The downtown along Main Street, once nearly dead during the 1980s, has seen a vibrant revival in the 1990s and into the 21st century. During the mid-1990s, the southern edge of Longmont became the location of the first New Urbanist project in Colorado, called Prospect New Town, designed by the architects Andrés Duany and Elizabeth Plater-Zyberk.
The Longmont City Council in May 2013 voted to finance and build out its own municipal gigabit data fiber-optic network to every house and business over a three-year period starting in late 2013.
- Further information on Longmont's history, see The Official City of Longmont History and the Longmont Museum & Cultural Center.
Longmont is located in northeastern Boulder County at  The city extends eastward into western Weld County. U.S. Highway 287 (Main Street) runs through the center of the city, leading north 16 miles (26 km) to Loveland and south 34 miles (55 km) to downtown Denver. State Highway 119 passes through the city south of downtown and leads southwest 15 miles (24 km) to Boulder and east 5 miles (8 km) to Interstate 25..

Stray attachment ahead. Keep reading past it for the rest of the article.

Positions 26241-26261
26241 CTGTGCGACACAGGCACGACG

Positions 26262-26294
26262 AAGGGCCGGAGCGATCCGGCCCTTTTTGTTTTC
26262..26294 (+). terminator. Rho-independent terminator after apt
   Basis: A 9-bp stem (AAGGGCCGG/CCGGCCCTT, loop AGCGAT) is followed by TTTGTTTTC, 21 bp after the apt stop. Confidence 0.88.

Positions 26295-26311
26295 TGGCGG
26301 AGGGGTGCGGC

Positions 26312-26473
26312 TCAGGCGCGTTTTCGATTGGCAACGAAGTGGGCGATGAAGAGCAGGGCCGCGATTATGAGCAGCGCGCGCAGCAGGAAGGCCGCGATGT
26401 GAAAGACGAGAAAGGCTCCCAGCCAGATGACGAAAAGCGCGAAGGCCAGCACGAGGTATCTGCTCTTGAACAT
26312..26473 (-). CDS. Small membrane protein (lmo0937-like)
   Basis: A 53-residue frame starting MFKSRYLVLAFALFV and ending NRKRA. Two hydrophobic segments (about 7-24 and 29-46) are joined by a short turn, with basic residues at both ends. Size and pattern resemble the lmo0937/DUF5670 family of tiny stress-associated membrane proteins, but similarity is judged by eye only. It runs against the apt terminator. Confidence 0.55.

|U.S. Decennial Census|
As of the census of 2010, there were 86,270 people residing in the city (2014 estimate: 90,237). The population density was 3,294 people per square mile. There were 35,008 housing units. The racial makeup of the city was:
- 83.3% White
- 0.9% African American
- 1.0% Native American
- 3.2% Asian
- 0.1% Pacific Islander
- 8.6% from other races
- 2.9% from two or more races.
- Hispanic or Latino of any race were 24.6% of the population.
There were 33,551 households out of which 36.9% had children under the age of 18 living with them, 54.6% were married couples living together, 10.1% had a female householder with no husband present, and 30.8% were non-families. 23.7% of all households were made up of individuals and 7.3% had someone living alone who was 65 years of age or older. The average household size was 2.64 and the average family size was 3.15.